carrying GOI-owned cargo to seek approval from the Iraqi MOT
in order to utilize Iraqi trucks for transport of goods.
Also, the Iraqi MOT had previously expressed to us lukewarm
feelings on the transport of grain through Tartous to Iraq,
preferring instead to divert vessels to the port in Umm Qasr
regardless of additional freight fees, insurance costs, and
contracting of security guards to monitor cargo.

5. (SBU) Comment: Post believes that Cargill and the Iraqi
MOT continue to work at cross purposes, despite the fact
that Cargill will fulfill its wheat transport
responsibilities by the end of this week. Specifically,
post contacts have suggested that Cargill shipped the most
recently arrived vessels to the port of Tartous in rapid
succession so that the Iraqis would be unable to discharge
grain at a fast enough rate to avoid demurrage fees,
currently 15,000 USD per ship per day. End comment.

6. (SBU) The SARG has remained relatively passive in its
involvement with the transport of grain to Iraq. Thus far
it has failed to enforce the MOU signed on October 24 and
has not consistently provided Iraqi ships priority for
offloading as it had agreed to do in August. The success of
the MOT's transfer of grain to Iraq in the coming months may
dictate the extent to which it decides to utilize the
Tartous port in the future. If the Iraqi MOT decides to
divert all shipments of grain to Umm Qasr in lieu of
Tartous, the SARG Port Administration stands to lose the
port and offloading fees that it collects from these vessels
in addition to customs fees and secondary revenues like the
lucrative transportation contacts Syrian truckers currently

7. (SBU) Comment. The Iraqi MOT's ability to efficiently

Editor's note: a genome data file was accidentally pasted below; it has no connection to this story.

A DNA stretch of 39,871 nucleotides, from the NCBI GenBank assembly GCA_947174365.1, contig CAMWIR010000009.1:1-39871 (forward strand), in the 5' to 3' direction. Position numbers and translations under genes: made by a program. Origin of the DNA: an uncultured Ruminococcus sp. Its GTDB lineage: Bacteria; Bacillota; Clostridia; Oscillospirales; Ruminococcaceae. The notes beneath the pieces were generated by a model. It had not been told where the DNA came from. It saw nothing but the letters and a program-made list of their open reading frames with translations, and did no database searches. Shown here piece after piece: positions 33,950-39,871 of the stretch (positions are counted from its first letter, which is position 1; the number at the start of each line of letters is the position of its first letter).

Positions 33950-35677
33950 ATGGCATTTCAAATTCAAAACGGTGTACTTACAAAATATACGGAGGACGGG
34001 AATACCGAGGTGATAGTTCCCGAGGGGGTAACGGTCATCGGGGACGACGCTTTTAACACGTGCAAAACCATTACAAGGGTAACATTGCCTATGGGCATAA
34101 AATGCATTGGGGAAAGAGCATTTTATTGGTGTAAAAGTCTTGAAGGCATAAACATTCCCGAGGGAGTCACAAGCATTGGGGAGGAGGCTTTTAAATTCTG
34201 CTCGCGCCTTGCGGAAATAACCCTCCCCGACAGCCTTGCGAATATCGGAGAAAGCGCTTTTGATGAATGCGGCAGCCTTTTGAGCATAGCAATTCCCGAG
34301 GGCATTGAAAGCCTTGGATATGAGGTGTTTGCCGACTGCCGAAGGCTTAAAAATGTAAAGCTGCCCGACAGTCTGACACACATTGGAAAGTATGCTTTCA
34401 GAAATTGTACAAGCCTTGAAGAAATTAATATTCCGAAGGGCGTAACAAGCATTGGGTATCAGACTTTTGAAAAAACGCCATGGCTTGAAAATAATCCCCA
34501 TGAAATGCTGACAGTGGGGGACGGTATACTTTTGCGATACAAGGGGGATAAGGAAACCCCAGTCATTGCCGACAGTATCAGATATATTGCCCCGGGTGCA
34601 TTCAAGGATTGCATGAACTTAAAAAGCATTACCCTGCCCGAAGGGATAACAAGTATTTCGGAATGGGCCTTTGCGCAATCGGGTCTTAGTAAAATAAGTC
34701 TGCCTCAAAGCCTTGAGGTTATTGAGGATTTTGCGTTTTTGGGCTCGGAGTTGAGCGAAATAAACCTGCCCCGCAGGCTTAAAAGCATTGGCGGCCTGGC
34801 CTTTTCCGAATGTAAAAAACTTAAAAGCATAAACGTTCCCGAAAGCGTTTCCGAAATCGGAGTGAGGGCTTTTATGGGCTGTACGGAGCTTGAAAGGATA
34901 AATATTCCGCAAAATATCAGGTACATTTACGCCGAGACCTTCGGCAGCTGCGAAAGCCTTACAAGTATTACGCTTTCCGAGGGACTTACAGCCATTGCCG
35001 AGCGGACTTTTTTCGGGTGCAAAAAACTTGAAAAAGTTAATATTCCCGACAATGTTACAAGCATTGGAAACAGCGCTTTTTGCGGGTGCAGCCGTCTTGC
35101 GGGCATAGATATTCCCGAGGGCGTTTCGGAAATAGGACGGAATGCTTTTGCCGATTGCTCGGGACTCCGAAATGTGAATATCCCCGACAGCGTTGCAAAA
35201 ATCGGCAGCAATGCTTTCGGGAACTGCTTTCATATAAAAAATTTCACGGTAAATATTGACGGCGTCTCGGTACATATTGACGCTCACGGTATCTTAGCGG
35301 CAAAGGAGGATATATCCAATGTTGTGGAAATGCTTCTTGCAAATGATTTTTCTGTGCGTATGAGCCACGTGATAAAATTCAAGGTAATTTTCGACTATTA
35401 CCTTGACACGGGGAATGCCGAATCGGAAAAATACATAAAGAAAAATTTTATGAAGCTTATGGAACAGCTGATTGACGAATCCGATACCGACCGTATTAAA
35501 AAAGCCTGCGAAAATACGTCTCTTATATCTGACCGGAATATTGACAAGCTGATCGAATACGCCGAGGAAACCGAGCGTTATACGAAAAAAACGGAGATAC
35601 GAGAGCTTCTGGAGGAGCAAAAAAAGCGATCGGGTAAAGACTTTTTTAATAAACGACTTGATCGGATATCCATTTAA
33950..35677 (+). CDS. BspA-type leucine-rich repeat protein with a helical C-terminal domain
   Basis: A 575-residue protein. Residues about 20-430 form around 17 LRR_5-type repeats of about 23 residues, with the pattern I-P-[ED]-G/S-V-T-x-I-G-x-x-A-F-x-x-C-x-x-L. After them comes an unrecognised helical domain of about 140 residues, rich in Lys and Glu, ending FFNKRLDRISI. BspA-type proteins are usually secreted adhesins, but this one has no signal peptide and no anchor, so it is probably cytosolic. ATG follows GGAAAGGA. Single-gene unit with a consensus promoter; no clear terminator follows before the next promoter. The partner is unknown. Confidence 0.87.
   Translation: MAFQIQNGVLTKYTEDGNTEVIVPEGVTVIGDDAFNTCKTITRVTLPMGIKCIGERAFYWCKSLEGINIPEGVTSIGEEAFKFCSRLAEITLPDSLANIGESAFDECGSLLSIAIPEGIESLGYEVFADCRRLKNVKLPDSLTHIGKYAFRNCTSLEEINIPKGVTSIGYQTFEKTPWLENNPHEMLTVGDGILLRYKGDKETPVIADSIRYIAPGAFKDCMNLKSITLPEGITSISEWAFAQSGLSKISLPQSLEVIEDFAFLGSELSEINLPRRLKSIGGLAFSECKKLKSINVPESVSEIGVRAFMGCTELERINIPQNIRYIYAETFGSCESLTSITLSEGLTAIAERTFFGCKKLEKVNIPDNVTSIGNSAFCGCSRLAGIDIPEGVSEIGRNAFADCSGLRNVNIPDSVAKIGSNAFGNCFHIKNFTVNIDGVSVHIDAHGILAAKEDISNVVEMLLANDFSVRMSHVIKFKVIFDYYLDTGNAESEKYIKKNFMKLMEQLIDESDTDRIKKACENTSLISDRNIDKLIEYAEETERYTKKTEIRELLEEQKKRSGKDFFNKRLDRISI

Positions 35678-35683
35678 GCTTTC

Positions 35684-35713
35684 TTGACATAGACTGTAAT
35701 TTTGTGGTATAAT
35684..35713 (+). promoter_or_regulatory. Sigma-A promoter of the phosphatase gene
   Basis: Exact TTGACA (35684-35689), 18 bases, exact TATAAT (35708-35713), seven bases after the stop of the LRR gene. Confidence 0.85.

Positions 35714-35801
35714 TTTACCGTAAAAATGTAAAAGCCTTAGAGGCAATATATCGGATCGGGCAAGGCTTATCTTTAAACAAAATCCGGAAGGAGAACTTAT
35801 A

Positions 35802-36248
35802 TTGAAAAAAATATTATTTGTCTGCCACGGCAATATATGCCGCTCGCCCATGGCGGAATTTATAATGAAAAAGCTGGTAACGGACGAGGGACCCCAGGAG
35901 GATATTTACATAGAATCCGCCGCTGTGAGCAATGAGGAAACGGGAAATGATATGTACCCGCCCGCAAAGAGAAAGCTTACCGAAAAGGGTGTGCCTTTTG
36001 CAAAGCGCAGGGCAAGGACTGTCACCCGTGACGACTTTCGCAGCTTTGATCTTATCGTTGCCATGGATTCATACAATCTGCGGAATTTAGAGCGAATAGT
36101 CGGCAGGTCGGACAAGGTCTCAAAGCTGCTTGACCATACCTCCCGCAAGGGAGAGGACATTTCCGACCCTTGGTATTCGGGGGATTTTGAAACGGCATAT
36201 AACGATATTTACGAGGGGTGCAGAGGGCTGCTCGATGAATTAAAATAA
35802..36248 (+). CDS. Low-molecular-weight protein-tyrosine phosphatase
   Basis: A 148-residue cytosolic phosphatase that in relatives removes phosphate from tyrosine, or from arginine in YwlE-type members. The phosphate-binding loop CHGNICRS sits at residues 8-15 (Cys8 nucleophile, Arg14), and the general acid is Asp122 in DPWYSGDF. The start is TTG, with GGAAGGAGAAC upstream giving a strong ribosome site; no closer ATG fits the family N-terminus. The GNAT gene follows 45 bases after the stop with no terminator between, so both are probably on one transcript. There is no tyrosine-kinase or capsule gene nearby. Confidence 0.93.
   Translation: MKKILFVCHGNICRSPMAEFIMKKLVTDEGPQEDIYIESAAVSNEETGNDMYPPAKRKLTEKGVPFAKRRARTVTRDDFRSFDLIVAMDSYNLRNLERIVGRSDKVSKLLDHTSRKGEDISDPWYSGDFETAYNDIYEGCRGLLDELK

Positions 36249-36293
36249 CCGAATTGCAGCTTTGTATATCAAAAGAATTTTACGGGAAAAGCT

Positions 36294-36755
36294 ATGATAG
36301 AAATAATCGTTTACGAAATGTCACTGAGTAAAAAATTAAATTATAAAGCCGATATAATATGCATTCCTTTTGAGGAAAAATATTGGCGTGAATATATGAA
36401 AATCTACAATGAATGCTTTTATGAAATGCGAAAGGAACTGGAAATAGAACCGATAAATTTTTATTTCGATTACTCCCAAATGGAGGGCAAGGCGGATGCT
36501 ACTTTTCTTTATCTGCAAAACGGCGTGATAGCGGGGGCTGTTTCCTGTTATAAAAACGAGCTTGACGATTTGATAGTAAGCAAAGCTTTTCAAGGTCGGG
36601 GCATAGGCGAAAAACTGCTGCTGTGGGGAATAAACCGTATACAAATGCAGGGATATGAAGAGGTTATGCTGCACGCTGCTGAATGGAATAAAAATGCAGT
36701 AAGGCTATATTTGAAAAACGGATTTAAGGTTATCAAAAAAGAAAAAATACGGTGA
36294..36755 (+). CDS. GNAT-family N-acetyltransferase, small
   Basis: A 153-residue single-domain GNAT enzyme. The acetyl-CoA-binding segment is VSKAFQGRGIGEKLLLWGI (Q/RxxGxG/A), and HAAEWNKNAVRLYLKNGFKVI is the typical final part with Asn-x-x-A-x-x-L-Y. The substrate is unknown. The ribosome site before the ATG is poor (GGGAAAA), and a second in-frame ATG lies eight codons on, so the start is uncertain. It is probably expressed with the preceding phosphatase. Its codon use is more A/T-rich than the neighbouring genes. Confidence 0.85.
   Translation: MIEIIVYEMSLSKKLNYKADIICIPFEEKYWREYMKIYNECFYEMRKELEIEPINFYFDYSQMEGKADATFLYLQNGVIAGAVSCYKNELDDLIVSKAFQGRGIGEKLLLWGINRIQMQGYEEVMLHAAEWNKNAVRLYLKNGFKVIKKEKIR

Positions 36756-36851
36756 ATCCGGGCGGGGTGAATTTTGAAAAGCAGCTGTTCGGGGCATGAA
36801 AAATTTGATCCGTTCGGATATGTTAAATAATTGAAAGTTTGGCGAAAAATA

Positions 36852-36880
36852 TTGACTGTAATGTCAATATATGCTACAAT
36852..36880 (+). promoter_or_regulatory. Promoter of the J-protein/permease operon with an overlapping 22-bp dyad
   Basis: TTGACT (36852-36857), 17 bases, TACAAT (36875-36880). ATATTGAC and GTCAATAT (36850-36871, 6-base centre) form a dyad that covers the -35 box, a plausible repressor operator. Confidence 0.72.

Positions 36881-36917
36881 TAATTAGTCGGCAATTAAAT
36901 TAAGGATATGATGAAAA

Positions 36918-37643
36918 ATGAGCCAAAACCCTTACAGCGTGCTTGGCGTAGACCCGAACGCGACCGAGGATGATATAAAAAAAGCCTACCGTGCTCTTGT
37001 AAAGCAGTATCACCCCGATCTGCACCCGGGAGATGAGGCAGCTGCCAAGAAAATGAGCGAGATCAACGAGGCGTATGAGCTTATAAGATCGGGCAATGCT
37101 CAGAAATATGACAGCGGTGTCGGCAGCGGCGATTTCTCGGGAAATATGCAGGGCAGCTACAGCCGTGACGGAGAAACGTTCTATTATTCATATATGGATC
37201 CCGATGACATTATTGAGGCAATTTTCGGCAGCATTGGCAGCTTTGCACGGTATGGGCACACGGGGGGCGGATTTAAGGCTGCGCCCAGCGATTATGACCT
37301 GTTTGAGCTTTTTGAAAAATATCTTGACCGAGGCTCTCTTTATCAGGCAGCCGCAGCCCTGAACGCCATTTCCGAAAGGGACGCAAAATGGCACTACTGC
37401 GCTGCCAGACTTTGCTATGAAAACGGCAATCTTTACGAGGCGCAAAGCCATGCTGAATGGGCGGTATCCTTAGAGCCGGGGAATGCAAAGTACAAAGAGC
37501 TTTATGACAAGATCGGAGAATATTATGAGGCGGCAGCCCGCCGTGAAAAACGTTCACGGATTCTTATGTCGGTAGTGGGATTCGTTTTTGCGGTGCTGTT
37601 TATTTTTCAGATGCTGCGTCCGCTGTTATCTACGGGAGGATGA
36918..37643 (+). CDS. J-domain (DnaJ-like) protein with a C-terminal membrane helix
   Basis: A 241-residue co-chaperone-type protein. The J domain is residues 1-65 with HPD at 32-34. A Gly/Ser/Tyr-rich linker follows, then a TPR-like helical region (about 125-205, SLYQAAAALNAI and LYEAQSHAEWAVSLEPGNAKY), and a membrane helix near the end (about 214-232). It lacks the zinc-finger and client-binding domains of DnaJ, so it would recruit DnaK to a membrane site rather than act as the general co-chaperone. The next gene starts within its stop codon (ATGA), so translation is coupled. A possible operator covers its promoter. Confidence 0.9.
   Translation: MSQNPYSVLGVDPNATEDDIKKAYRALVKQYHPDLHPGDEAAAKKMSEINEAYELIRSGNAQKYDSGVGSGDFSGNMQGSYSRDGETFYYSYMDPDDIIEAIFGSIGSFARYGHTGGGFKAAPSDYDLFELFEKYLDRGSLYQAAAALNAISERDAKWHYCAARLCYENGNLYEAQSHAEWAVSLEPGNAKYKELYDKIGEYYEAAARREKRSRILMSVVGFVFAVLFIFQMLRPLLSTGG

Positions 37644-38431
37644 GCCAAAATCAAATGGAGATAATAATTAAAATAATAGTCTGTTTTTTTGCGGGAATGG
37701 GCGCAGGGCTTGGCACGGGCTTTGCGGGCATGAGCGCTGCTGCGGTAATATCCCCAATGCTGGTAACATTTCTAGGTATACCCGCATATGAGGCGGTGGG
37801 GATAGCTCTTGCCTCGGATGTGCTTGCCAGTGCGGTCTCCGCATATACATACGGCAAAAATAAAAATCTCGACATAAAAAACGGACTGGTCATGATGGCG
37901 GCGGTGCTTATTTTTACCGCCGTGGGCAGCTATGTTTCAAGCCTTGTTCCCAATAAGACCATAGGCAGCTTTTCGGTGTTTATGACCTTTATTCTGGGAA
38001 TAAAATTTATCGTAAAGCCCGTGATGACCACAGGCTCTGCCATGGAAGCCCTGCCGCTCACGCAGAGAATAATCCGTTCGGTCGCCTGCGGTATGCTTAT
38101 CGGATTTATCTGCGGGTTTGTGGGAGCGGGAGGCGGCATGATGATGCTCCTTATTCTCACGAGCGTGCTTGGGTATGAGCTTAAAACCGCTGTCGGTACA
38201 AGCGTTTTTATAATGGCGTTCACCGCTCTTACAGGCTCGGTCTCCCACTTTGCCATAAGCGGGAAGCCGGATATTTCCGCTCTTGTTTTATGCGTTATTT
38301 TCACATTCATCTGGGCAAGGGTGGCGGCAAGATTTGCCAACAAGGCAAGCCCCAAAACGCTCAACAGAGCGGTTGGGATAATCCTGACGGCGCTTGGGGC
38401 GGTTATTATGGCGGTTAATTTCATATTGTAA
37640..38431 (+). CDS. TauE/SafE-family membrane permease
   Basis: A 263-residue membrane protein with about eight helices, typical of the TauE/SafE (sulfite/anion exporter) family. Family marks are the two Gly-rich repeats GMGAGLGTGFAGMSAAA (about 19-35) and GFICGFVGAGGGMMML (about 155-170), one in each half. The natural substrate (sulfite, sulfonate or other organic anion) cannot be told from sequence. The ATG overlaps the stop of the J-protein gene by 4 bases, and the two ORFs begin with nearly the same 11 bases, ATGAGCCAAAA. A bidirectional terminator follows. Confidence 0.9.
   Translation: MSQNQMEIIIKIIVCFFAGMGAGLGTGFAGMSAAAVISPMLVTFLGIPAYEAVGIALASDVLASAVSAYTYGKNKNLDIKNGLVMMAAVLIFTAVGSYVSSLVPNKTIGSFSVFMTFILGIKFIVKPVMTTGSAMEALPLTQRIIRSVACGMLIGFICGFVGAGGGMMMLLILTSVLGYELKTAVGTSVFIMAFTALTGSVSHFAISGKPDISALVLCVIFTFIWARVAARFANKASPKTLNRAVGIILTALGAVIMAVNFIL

transport its grain will be tested in the upcoming weeks,
especially with additional vessels slated to arrive in
December. The current contract marks the MOT's first
attempt at managing the transportation of wheat into Iraq
from Syria, and based on Post's observation, the MOT's
challenge is not only to obtain trucks in Tartous to ensure
a steady supply of grain into Iraq, but also to ameliorate
business relations with Cargill and convince the SARG to
implement the written commitments it has made to facilitate
Iraq-bound wheat shipments. For its part, the SARG's
seeming indifference to the potential loss of transshipment
revenue is shortsighted but also characteristic.


© Scoop Media

Advertisement - scroll to continue reading
World Headlines

UN News: Aid Access Is Key Priority

Among the key issues facing diplomats is securing the release of a reported 199 Israeli hostages, seized during the Hamas raid. “History is watching,” says Emergency Relief Coordinator Martin Griffiths. “This war was started by taking those hostages. Of course, there's a history between Palestinian people and the Israeli people, and I'm not denying any of that. But that act alone lit a fire, which can only be put out with the release of those hostages.” More

Save The Children: Four Earthquakes In a Week Leave Thousands Homeless

Families in western Afghanistan are reeling after a fourth earthquake hit Herat Province, crumbling buildings and forcing people to flee once again, with thousands now living in tents exposed to fierce winds and dust storms. The latest 6.3 magnitude earthquake hit 30 km outside of Herat on Sunday, shattering communities still reeling from strong and shallow aftershocks. More


Join Our Free Newsletter

Subscribe to Scoop’s 'The Catch Up' our free weekly newsletter sent to your inbox every Monday with stories from across our network.